He finds himself habitually replanting vines, because five times in twenty years, inebriated illegal aliens have left the road at high speed and plowed through his vineyard leaving thousands of dollars in damage. All five times the illegal alien has left the scene of the accident.

The California Highway Patrol eventually arrives finding a car without license or registration and the car is impounded for the price of towing it away. In winter Hanson will replant the vines and wait three years for them to bear fruit.

At least once a month Hanson must clear the roadside of trash—not just the occasional beer bottle or fast food remains but also big plastic bags of foul wet garbage, soiled diapers, and assorted household items. At least twice a year, sofas, beds, televisions, washers and dryers, and entire bedroom sets with dirty mattresses appear on his property.

Hanson’s strangest find one morning was “a whole trailer in front of our house—not a two-wheeler, but an enormous cotton model of 1950s vintage with no license plate or identification.” The trailer had three or four tons of trash in it; garbage was stacked ten feet high and the monstrosity eventually had to be removed piecemeal by the county with a dump truck and a skip-loader.

One tragic aspect of Mexifornia that Hanson reveals is the decent, hard-working Mexican farmworker who has a second-generation gang-banger son. On a nightly basis, Hanson picks up “their needles and condoms, and brandy bottles near [his] farm pond.” Such items are a mute witness that assimilation is not happening.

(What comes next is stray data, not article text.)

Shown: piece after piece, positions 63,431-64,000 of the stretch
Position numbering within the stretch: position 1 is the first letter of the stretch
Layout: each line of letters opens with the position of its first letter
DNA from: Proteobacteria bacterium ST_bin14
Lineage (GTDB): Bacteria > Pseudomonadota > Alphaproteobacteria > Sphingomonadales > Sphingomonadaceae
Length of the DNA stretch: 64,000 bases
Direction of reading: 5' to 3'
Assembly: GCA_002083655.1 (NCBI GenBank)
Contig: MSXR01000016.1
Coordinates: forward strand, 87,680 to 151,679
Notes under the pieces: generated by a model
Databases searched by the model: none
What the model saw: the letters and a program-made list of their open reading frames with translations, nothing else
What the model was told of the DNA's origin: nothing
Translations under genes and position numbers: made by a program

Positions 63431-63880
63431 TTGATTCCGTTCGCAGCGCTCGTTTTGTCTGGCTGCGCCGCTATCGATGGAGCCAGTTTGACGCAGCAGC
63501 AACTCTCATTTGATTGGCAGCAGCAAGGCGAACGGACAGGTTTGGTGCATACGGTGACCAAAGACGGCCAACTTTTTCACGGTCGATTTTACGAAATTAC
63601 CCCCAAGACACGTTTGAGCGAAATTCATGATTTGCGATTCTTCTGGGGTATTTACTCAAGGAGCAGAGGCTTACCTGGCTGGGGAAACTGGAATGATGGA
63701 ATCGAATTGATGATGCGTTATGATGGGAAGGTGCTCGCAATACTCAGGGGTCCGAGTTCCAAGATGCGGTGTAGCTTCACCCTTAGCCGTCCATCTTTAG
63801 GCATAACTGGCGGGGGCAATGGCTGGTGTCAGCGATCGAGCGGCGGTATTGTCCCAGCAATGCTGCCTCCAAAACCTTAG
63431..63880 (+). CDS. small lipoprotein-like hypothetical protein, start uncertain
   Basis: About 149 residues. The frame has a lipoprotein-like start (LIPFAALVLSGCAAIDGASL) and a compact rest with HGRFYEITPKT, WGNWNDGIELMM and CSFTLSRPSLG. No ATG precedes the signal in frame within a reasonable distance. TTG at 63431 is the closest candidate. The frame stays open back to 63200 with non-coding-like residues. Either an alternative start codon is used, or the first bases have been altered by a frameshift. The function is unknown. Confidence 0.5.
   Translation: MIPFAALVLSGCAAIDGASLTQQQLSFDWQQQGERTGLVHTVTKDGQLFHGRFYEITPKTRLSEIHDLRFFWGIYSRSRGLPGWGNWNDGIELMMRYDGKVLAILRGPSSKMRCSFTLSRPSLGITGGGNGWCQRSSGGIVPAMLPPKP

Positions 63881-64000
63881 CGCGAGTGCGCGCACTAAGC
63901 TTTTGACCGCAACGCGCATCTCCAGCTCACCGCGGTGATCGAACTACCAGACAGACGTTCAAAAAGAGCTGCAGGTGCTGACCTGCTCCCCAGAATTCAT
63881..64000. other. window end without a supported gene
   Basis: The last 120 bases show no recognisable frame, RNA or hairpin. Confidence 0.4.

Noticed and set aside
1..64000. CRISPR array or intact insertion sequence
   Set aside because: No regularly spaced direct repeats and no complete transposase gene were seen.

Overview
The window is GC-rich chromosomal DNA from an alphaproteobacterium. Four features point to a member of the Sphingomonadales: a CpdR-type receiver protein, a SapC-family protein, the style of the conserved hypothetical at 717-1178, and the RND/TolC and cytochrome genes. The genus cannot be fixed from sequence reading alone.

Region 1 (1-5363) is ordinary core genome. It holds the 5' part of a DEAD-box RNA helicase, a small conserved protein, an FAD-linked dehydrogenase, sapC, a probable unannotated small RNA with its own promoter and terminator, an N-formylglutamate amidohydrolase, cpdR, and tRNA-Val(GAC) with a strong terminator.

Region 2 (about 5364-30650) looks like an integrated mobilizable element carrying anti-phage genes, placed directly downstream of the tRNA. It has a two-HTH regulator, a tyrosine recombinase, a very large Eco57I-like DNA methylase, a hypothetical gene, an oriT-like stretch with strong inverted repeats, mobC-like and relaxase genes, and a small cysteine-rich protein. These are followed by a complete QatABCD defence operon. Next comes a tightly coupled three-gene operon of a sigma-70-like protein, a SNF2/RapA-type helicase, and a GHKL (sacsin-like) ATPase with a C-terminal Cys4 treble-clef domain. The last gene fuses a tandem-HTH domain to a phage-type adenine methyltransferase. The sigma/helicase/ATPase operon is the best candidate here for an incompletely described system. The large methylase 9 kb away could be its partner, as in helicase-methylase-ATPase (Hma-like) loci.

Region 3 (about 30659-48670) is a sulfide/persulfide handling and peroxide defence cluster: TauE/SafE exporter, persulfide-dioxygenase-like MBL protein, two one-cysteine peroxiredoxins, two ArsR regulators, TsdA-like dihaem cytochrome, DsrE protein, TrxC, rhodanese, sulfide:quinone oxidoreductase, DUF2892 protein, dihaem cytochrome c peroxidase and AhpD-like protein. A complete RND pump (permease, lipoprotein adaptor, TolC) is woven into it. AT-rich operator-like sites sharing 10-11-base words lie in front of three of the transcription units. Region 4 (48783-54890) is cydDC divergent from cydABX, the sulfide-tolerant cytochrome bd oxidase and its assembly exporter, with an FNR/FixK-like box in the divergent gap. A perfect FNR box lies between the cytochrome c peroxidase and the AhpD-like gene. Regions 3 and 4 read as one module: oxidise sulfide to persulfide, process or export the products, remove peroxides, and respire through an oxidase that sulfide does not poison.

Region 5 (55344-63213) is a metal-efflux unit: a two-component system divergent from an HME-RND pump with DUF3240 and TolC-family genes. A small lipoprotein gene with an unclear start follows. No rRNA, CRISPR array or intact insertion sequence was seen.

There are many other anecdotes from Hanson about daily life in Mexifornia not mentioned in this essay. For those on the Left and the economic-libertarian Right who glibly say, “Build bridges, not walls,” Hanson would reply, “It’s easy to say that when you don’t live in Mexifornia.”

Such a witness as Hanson should force the undecided and the open-borders crowd to take a second look at the need for tighter border enforcement, reliable identification cards, employer sanctions and the general vision of a measured, legal immigration that is followed by an intentional program of assimilation. It’s time to especially look at the issue through a moral lens and ask the question, “Is it fair to not reform immigration policy and inflict the culture of Mexifornia on people who find themselves in Mexifornia but not of it?”



  • Jonathan B. Coe

    Jonathan B. Coe writes from the Pacific Northwest. Before being received into the Catholic Church in 2004, he served in pastoral ministry in rural Alaska and in campus ministry at the University of Minnesota in Minneapolis.